Can a Computer Read Your Mind?
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Our minds remain the ultimate private place, a place to ourselves, our thoughts, hopes, dreams, and fears. Nobody can see inside your mind. Such opacity drives people to say “What’s on your mind? Or even offer to pay when they ask, “A penny for your thoughts?” Many science fiction and fantasy stories such as Scanners, Carrie, and Philip K. Dick’s Ubik include mind reading as a plot device. In Star Trek: The Next Generation, a race of humanoids called Betazoids, such as the ship’s counsel Dianna Troi, possess empathic abilities that allow them to read other people’s emotions. Such capabilities prove useful in many situations but can pose a threat when used by enemies. For research purposes, scientists today continue to pursue means of looking into people’s minds with different technologies.
One technology powered by artificial intelligence demonstrated an unprecedented glimpse into the human mind. Functional MRI affords a unique and exciting glimpse into the brain without having to ask the question, “What is on your mind?” Recently, researchers at Purdue University in West Lafayette, Indiana published a series of articles describing work they performed using artificial intelligence and functional magnetic resonance imaging or fMRI (Scientific Reports, 2018). Many of us or a friend or relative has had an MRI scan to test for things like tissue damage to a knee or to assess the effects of a stroke. MRI uses strong magnets, much stronger than your typical fridge magnet, radio waves, and sensitive detectors to observe fine details in soft tissues such as the spinal cord and the brain. The magnetic waves and radio waves in the MRI work together to vibrate water molecules in the body. Sensitive detectors can see how water vibrates in different parts of the body depending on the surrounding tissue, which then builds a detailed, three-dimensional picture of soft tissues in the body. Brain fMRI visualizes blood flow to different parts of the brain and scans taken over time demonstrate how blood flow changes in response to a different stimulus. The researchers at Purdue led by Zhongming Liu studied how blood flow in the brain changes in response to test subjects being shown different pictures in eighty different categories from peoples’ faces to animals, objects, and scenes such beaches and mountain views. Additionally, as they collected the data of how the blood flow changed in parts of the brain depending on whether the test subjects saw a picture of an eagle or an airplane, an artificial intelligence computer learned the patterns of blood flow depending on the different labeled pictures.
After gathering the data from the test subjects, researchers began training an artificial intelligence program to guess what the brain was seeing using the MRI images. Remarkably, after training the AI with known images, the computer, without knowing what the test subjects were looking at, could predict what each picture contained based on the brain’s blood flow. The computer could determine if the test subject was seeing a human face, a bird, an airplane, or a mountain range. Moreover, the AI could predict what pattern of blood flow a new picture would produce and make a shape of it on the computer screen. The images predicted by the AI look like shimmery blobs on the computer screen, not a crisp reproduction, but they had meaning for the computer. The AI obtained the highest accuracy with shapes, but the accuracy declined for more complex images.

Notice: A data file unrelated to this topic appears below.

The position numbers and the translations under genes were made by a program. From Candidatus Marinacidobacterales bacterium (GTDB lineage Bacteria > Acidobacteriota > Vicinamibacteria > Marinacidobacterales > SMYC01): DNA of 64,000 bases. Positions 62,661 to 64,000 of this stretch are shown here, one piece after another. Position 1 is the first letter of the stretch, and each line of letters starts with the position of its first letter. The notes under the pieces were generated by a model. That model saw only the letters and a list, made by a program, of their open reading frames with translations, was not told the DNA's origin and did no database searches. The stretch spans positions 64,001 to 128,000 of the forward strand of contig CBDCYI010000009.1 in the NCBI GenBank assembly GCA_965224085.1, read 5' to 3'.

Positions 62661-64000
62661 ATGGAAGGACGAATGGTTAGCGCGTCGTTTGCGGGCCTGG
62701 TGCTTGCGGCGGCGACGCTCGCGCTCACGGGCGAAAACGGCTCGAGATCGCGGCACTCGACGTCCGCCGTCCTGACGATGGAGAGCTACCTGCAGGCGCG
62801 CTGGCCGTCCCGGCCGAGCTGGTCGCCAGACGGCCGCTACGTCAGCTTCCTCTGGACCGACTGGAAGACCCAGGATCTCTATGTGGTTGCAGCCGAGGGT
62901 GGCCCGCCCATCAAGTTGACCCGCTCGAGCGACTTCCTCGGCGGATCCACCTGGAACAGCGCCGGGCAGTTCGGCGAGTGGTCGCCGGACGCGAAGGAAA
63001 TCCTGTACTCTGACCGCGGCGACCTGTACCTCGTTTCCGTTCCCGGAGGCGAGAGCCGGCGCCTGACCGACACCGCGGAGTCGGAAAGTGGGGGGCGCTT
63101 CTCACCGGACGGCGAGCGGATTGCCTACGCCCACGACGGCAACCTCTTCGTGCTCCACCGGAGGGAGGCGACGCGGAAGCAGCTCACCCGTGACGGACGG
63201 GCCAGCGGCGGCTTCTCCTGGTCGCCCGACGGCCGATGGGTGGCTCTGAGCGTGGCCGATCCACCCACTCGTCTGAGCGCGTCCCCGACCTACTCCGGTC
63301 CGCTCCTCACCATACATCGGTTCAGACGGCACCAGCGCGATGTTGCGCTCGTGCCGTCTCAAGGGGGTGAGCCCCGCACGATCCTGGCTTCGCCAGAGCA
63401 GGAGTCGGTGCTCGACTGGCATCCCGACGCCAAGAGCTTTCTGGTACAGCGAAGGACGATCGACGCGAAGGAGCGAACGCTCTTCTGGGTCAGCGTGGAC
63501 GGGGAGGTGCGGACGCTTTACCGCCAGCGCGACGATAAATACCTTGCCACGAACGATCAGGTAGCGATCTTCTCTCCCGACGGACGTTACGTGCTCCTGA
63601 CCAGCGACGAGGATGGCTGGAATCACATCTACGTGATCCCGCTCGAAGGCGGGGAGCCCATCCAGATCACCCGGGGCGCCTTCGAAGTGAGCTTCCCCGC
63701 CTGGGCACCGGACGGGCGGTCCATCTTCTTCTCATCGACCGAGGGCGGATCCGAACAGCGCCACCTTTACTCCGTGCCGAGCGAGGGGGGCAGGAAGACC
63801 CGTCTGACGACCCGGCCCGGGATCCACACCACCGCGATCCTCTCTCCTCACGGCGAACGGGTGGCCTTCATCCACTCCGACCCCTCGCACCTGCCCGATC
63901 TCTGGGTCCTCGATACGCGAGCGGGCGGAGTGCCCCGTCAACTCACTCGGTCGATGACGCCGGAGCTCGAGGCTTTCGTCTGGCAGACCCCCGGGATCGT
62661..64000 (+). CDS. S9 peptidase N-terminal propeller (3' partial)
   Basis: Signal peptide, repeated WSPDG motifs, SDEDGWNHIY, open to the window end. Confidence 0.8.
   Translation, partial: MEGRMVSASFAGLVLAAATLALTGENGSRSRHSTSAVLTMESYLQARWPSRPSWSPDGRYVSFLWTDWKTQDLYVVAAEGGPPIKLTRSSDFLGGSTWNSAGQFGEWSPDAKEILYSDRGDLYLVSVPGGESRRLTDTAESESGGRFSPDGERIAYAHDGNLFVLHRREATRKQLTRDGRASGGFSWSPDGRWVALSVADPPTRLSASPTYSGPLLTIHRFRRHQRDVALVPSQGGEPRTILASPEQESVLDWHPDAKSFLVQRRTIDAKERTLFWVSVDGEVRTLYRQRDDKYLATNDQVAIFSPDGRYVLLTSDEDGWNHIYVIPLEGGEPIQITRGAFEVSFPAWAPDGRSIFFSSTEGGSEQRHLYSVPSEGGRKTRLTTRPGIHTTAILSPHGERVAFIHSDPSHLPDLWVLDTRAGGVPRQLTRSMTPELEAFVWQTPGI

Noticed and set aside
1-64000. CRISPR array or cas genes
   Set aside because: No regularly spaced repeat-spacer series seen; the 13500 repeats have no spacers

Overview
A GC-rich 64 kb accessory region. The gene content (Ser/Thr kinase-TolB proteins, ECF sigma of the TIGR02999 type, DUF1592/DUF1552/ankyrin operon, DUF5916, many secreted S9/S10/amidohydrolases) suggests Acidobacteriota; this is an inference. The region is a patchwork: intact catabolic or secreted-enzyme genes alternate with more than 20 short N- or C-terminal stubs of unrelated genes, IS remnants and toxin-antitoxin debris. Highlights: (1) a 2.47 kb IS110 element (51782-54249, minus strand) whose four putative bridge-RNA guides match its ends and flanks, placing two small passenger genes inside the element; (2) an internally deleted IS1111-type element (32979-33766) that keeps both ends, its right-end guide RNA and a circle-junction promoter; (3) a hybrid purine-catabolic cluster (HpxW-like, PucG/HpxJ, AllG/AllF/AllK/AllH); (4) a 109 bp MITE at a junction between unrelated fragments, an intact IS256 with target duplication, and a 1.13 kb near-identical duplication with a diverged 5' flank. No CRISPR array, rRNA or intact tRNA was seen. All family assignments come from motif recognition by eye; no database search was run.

The private domain of our thoughts remains our only genuinely autonomous domain. Science fiction and fantasy use mind readers to drive story lines aiding protagonists but more often giving an advantage to villains. Notably, Lord Voldemort in the Harry Potter series used mind reading and manipulation to evil effect. Recently, neuroscience aided by fMRI and artificial intelligence developed a technique to predict what a test subject sees in a picture based on complex changes in blood flow to different parts of the brain. The brain produces specific signatures of blood flow for different images, offering for the first time a glimpse, albeit a foggy glimpse, into the human mind. The results did not return clear pictures of what the test subjects saw in pictures, and moreover, the results did not transfer well from one test subject to the other. However, as we move towards more AI driven techniques to look into the human brain, we must in parallel consider how we protect the final domain of privacy—our thoughts and feelings.
Dr. Smith’s career in scientific and information research spans the areas of bioinformatics, artificial intelligence, toxicology, and chemistry. He has published a number of peer-reviewed scientific papers. He has worked over the past seventeen years developing advanced analytics, machine learning, and knowledge management tools to enable research and support high level decision making. Tim completed his Ph.D. in Toxicology at Cornell University and a Bachelor of Science in chemistry from the University of Washington.
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